Friday, June 05, 2020

The Gray Man, by Mark Greaney

The Gray Man (Gray Man, #1)

This book reads like a bad action movie. No real plot other than save the captured princess (here the princess is played by twin girls) while racking up a huge body count all across Europe. The hero is an assassin with a heart of gold: "Court Gentry was the Gray Man simply because he believed there existed bad men in this world who truly needed to die." Two thirds of the way through, Gentry has a gunshot wound in his leg, a broken rib, a severely swollen wrist, deep lacerations on his knees and the bottoms of both feet, fallen off a mountain, and received no medical attention for any of these injuries. Seemingly cornered, he manages to perform a standing leap to grab a rafter, pull himself into an attic, and crawl through a small vent to safety. He later takes a vicious stab to the gut requiring stitches (delivered without anesthetic in a moving car which he was driving) and a blood transfusion. This all sets the stage for a huge gun battle where Gentry shoots his way into a fortified castle to confront his enemies. The Gray Man is part Jack Reacher, part Jason Bourne, and part Batman, but possessed none of the depth of those characters. This is a series, but not sure I'll read any more. Not bad, but not good either.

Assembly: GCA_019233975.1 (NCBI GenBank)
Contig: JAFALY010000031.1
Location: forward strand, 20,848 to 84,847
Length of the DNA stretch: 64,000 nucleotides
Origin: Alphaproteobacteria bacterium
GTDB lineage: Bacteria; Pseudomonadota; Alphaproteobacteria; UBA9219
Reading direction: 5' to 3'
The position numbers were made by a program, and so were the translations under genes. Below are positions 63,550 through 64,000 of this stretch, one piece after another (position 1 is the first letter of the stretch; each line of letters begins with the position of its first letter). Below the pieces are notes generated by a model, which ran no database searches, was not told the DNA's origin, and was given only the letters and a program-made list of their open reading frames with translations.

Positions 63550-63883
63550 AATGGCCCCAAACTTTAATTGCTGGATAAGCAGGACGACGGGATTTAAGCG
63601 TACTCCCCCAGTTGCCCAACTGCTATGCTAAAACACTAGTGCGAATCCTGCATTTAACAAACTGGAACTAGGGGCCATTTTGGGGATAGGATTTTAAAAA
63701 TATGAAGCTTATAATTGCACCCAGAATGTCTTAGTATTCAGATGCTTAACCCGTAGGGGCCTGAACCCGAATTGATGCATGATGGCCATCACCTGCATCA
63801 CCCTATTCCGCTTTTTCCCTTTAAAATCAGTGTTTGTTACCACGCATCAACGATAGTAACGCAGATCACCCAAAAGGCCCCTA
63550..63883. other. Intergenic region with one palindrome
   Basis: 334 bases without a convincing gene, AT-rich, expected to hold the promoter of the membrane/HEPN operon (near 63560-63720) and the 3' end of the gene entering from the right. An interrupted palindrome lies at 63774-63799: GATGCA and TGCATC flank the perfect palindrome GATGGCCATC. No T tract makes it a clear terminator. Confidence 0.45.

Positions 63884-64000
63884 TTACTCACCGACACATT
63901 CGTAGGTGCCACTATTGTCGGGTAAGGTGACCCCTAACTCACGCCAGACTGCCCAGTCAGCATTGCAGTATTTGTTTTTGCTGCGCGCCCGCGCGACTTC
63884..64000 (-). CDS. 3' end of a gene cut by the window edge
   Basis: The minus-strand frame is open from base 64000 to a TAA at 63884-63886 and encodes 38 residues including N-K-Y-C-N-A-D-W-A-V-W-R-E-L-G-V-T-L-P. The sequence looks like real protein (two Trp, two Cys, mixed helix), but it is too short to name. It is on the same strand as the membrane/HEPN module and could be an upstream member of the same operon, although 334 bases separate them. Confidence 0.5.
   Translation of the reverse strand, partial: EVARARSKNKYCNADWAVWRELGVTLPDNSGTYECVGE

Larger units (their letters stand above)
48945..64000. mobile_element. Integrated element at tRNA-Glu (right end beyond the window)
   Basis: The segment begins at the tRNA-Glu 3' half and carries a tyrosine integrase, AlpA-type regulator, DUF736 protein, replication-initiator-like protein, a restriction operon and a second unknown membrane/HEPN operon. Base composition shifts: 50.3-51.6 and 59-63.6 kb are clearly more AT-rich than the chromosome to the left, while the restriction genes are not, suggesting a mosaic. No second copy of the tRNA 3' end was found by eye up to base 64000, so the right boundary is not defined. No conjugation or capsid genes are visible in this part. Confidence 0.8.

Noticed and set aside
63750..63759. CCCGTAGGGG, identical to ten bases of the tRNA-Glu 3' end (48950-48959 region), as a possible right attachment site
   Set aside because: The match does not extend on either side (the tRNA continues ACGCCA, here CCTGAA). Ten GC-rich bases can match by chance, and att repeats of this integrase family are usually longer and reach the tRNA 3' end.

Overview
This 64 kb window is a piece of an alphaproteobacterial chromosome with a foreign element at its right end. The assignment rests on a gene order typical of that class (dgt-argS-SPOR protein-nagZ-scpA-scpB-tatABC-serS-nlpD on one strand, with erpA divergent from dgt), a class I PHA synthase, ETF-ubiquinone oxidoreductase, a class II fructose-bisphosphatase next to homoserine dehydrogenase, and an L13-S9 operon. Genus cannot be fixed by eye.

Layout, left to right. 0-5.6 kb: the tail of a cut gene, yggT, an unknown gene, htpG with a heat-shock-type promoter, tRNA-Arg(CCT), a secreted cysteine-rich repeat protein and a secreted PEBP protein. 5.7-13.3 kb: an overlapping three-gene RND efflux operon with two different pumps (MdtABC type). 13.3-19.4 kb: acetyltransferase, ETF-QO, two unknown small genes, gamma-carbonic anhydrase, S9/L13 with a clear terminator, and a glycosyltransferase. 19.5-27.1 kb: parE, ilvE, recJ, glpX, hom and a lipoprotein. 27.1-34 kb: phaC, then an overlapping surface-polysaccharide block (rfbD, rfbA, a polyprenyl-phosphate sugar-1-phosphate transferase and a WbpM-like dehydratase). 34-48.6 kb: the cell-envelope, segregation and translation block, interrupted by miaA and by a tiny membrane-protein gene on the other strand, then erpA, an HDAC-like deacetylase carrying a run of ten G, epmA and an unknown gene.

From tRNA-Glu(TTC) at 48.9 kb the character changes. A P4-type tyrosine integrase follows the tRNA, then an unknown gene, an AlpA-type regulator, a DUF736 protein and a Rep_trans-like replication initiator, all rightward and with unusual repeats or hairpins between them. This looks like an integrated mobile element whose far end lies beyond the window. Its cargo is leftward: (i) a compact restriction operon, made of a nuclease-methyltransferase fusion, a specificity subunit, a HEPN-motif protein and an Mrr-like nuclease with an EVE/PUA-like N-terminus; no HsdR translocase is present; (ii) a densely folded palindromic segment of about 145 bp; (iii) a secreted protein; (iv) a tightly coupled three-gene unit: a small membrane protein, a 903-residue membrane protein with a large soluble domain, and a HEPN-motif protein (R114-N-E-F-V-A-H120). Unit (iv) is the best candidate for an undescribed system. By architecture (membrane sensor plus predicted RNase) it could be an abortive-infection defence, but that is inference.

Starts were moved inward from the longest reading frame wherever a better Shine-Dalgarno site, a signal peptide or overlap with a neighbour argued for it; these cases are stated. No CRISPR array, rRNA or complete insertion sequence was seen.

First Sentence:
The first gunmen arriving at the crash site were not Al Qaeda and had nothing to do with the shoot down.

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